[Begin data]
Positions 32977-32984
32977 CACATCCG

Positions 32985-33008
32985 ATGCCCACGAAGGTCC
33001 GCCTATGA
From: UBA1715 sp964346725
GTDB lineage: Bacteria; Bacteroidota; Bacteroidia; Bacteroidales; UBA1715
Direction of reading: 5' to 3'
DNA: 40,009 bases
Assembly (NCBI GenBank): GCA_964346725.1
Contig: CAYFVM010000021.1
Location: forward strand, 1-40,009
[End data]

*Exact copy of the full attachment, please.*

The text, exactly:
Positions 32977-32984
32977 CACATCCG

Positions 32985-33008
32985 ATGCCCACGAAGGTCC
33001 GCCTATGA
From: UBA1715 sp964346725
GTDB lineage: Bacteria; Bacteroidota; Bacteroidia; Bacteroidales; UBA1715
Direction of reading: 5' to 3'
DNA: 40,009 bases
Assembly (NCBI GenBank): GCA_964346725.1
Contig: CAYFVM010000021.1
Location: forward strand, 1-40,009